days or even months, depending on the extent of the commodity release.

Conclusion   All pipeline companies in the world have as their primary goal and concern that the
             transportation of commodities be safe and reliable. Regulators, operators, and vendors
             need to continue to invest heavily in detection and mitigation tools and best practices, as
             commodity releases will continue to happen no matter how strong the prevention measures.

             Taking a holistic approach to commodity releases and not looking upon prevention,
             detection, and mitigation as independent and separate aspects of pipeline integrity
             benefits the pipeline company, the public in general, and the environment.

             Additionally, it is important to realize that there is no optimal “one size fits all” commodity
             release detection system for all pipelines in every environment. Each pipeline is unique
             and requires an individual evaluation. Pipeline operators need to weigh business
             objectives against their threshold for risk. At the intersection of those points is where
             companies will find the appropriate commodity release detection system solution.

             For instance, a sophisticated commodity release detection system may be justifiable for
             a pipeline in a highly populated area, but impractical in another environment. Different
             CPM methodologies and external commodity release techniques provide potentially
             complimentary commodity release detection capabilities, so different methods, or a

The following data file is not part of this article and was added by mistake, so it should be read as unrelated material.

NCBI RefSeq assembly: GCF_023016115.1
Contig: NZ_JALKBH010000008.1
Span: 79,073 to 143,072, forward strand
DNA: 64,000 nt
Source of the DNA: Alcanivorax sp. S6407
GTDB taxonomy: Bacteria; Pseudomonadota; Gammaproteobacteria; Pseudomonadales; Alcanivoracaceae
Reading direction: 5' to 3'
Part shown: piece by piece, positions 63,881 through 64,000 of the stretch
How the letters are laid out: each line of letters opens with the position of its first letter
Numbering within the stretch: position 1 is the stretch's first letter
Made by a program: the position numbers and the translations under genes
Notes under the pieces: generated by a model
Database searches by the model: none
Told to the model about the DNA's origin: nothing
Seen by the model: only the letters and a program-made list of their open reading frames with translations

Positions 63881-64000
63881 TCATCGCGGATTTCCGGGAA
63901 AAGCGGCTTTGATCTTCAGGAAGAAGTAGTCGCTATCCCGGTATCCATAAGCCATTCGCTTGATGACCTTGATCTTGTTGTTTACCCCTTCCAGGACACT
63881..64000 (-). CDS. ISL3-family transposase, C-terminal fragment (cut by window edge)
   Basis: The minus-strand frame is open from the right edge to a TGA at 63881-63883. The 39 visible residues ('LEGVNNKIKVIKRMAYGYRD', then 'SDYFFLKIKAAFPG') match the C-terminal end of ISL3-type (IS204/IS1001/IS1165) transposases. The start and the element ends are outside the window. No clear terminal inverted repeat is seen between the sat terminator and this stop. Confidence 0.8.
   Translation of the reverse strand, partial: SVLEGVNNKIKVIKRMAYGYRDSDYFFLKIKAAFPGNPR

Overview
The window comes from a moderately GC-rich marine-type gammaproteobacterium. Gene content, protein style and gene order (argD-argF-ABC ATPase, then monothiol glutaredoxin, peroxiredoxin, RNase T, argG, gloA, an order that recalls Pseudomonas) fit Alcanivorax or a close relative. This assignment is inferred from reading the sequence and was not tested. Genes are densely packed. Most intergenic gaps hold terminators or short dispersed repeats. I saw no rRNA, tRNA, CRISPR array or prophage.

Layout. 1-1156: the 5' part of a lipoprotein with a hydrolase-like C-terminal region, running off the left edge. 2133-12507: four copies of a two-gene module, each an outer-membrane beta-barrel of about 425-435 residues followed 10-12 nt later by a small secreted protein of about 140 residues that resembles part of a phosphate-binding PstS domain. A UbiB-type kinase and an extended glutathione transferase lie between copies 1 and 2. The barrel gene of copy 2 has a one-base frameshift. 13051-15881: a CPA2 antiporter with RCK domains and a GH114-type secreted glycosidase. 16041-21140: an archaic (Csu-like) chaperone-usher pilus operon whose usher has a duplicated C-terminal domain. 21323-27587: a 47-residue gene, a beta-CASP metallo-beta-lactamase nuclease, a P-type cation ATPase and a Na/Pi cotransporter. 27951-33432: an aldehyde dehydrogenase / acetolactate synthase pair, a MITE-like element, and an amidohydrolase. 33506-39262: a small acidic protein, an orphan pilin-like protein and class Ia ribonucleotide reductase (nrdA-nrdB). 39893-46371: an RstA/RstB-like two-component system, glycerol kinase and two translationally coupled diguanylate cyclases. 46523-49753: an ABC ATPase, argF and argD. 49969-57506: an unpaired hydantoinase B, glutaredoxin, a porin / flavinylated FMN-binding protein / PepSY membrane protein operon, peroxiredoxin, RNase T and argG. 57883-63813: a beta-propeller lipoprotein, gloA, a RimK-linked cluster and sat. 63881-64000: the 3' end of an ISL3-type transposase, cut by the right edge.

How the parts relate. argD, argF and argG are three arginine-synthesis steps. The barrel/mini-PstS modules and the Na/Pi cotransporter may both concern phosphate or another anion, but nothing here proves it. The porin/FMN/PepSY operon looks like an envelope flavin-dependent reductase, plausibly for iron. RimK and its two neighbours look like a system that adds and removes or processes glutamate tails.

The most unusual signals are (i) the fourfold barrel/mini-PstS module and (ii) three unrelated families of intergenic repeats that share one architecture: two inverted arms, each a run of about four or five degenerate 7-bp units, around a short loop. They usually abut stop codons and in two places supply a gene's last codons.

combination of methods (tiered approach), might be the right fit overall.

             Pipeline Integrity: Best Practices to Prevent, Detect,
             and Mitigate Commodity Releases
Schneider Electric White Paper                                                                                           14

The most important goal in selecting a commodity release detection system is to identify
a commodity release quickly enough to mitigate the safety and environmental risk while
also meeting the operating company’s overall business objective. This includes the
potential value of product lost, the cost of cleanup and potential regulatory fines, potential
detrimental impact on the surrounding environment, and the cost to reputation and
potential impact on future projects.

The following steps are suggested for taking a holistic view of pipeline integrity.

Step 1: Evaluate the activities associated with prevention. Would any of these activities
benefit from what is being done in the areas of detection or mitigation?

Step 2: Evaluate detection activities. Is the level of sensitivity per requirements? Or would
it be beneficial to upgrade or install a complimentary commodity release
detection system?

Step 3: Evaluate the emergency response plan to see if there are any inputs from
prevention and detection activities that potentially would be beneficial for emergency
response personnel to know prior to their arriving at the incident site.

             About the author
   Lars Larsson is a Senior Product Manager at Schneider Electric – Global Solutions. He holds bachelor’s
   degrees in process automation from Telemark Technical College in Norway and control engineering from
   the University of Sheffield (UK). He is a certified Eur-Ing and has an MBA from the University of Durham
   (UK) to complement his 22 years of oil & gas pipeline industry experience. He has published multiple
   articles in global journals focused on pipelines.

Schneider Electric Software
26561 Rancho Pkwy South, Lake Forest, CA 92630          Telephone: +1 (949) 727-3200   software.schneider-electric.com
© 2017 Schneider Electric Software, LLC. All rights reserved.

PN SE-0256    Rev. 02/17

Pipeline Integrity: Best Practices to Prevent, Detect,
and Mitigate Commodity Releases